Grief and Women Writers
Written by: Elizabeth Hodgson
The mother of a friend of mine recently lost her husband to a massive heart-attack. Margaret is a poised and elegant professional woman, but I remember a very moving conversation we had not long afterward. I was telling her what I’ve learned about mourning for this book: that people in grief often feel cut off from their community. They are do not fit the social boxes in which they used to live. Other people don’t know any more how to talk to them or be with them. Margaret nodded emphatically, and I could see that for her this was another loss, one she had not anticipated.
In this way, I think that people who mourn are very much like those who have died: cut off, alone, in some kind of limbo, in certain ways invisible. This is the central insight of Grief and Women Writers in the English Renaissance: that in an era when people didn’t quite know where the dead were, their mourners were likewise in a kind of limbo.
For women writers of four hundred years ago, writing about grief was one of the ways to have a writing voice: even when it was difficult to be a public figure as a woman, it was permissible to write as a mourner.
Mary Sidney Herbert, the Countess of Pembroke, published her poems and translations in memory of her famous brother, Sir Philip Sidney, killed in battle. She dedicates her work to her brother, but she also imagines herself and her poems broken, incomplete, and torn, like him.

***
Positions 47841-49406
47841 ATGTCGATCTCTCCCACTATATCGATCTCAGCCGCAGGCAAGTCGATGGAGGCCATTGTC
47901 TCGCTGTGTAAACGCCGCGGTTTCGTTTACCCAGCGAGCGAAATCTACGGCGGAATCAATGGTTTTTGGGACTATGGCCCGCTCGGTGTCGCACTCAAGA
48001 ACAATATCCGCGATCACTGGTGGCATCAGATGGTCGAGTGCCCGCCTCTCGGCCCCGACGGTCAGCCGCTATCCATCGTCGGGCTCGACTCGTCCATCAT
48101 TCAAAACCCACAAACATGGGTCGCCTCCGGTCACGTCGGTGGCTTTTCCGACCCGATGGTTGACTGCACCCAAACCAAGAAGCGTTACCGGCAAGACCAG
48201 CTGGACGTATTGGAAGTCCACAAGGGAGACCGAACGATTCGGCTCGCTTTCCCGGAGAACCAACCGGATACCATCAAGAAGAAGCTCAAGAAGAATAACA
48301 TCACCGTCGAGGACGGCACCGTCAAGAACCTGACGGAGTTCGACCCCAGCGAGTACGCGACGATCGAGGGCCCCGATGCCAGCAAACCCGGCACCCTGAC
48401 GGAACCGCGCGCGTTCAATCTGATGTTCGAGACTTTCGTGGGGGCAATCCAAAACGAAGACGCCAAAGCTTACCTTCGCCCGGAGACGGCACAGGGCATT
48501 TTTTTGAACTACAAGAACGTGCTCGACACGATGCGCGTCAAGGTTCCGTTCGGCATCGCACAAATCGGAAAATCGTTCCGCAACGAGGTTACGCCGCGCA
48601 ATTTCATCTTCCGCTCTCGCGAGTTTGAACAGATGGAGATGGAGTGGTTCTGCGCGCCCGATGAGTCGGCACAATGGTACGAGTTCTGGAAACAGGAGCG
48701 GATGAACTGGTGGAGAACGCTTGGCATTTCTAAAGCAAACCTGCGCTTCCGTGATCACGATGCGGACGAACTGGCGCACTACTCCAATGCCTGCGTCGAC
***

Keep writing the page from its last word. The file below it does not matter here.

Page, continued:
Aemelia Lanyer, married to a court musician and mistress to a royal courtier, was an entrepreneurial writer in need of aristocratic women patrons. In her epic on the crucifixion of Jesus, Lanyer flatters women readers by suggesting and she and they are all virtuous Christians because they sympathize with Jesus at his crucifixion. Women are all like Jesus, she says, because they share his pain.
Mary Wroth is Mary Sidney’s niece; she writes nostalgic poems and romances which are full of weeping characters and melancholy moods. In her poems, she loses herself as well as her lover in the same imagined sorrow.
Katherine Philips, the last of the writers in my book, writes during a period of civil war, at a time when mourning the wrong person could lead to real trouble. Philips in her poems is very careful to write elegies for, and make alliances with, political martyrs on both sides of the conflict.
These four women do use their tears as a way to speak to the world. But what they also realize is that they are identified with those they mourn—that they are both powerful and invisible, a bit like ghosts themselves. These women writers working in Shakespeare’s and Milton’s England know that their mourner’s voices are also the voices of the dead themselves: veiled, mysterious, and exiled. That they each find ways to use this invisibility is part of what makes them artists.